11 December 2023

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This week it's all about: Christmas

This week's MaBaL theme will be all about Christmas tunes.

Around 100 AD, Christianity-themed hymns started taking over the previous pagan songs celebrating the Winter Solstice. More and more slow, solemn hymns started to emerge in the 4th century, and by the 12th, songs referring to Nativity themes and creatures had emerged. According to Oxford Dictionaries, one of the oldest printed carols is the ‘Boar’s Head Carol’, which dates from 1521. Apparently, it was traditionally heard annually at Queen’s College, Oxford as Christmas lunch was carried in.

Other traditional carols thought to be from the Middle Ages include ‘God Rest You Merry, Gentlemen’ and ‘While Shepherds Watched Their Flocks by Night’. Carols and their words continued to be disseminated, even in the 16th century when Oliver Cromwell and the Puritans tried to ban the singing of carols.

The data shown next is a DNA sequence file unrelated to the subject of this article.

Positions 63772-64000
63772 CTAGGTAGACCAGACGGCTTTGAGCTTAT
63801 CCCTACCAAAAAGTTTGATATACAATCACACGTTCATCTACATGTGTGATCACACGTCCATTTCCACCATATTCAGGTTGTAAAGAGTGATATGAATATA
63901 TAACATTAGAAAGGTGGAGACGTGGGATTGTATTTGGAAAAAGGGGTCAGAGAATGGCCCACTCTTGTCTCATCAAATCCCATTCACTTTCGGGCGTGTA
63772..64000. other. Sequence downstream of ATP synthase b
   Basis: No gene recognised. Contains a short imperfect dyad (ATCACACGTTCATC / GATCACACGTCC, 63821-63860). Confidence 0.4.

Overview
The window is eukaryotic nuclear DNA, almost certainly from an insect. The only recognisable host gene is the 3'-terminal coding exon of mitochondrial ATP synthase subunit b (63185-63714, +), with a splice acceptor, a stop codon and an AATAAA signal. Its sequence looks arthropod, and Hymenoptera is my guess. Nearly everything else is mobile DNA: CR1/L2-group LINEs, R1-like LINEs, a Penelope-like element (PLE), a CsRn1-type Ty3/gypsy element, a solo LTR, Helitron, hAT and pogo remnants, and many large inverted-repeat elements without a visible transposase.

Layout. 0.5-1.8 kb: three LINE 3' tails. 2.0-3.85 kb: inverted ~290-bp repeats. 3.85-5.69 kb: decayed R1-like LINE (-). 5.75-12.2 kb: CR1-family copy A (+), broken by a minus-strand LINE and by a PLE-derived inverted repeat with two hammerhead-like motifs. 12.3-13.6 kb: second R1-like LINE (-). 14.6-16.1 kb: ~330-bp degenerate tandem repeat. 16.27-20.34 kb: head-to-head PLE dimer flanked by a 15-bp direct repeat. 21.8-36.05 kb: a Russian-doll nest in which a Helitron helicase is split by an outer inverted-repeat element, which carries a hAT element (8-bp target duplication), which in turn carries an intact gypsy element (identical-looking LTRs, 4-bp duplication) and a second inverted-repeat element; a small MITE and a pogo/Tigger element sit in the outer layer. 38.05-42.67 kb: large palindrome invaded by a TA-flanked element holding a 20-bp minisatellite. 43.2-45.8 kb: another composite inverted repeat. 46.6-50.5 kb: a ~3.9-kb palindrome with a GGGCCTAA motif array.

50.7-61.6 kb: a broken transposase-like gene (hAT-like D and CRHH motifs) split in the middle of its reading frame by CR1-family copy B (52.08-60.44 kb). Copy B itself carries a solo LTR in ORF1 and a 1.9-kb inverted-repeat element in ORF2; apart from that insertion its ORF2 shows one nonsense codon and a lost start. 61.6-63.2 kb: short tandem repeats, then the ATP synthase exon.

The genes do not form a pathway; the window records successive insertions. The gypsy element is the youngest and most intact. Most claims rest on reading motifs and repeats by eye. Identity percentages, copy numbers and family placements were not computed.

Carols were being collected and printed widely by the 19th century. And in 1880, it’s believed the Christmas carol service was invented in Truro by an Edward White Benson, who later became the Archbishop of Canterbury.

Many of today’s most popular carols date from the 19th century with tuneful melodies, rich harmonies and Christmassy sounds abundant.

Christmas pop songs have long-aimed to reach the top spot on the UK Singles Chart on the edition preceding Christmas. These songs develop an association with Christmas or with the Advent season from their chart performance, but the association tends to be shorter-lived than for the more traditionally-themed Christmas Carols. Longer-lasting examples include Band Aid's 'Do They Know It's Christmas?', Slade's 'Merry Xmas Everybody' and Wham!'s 'Last Christmas'.

MaBaL (music at break and lunch) is music played through the school's speaker system during break and lunch.  Chosen by Mr Taylor, Lead Teacher for Music, this is designed to offer exposure to the curriculum in different ways, and support pupils' appreciation of music.

The focus is on one theme each week across a genre, a country or from history.  The theme could also link to the season or an event in school, such as the production.  Any further suggestions are welcomed - pupils should see Mr Taylor or email a.taylor@priory.lancs.sch.uk 

Tags: Music Learning for Life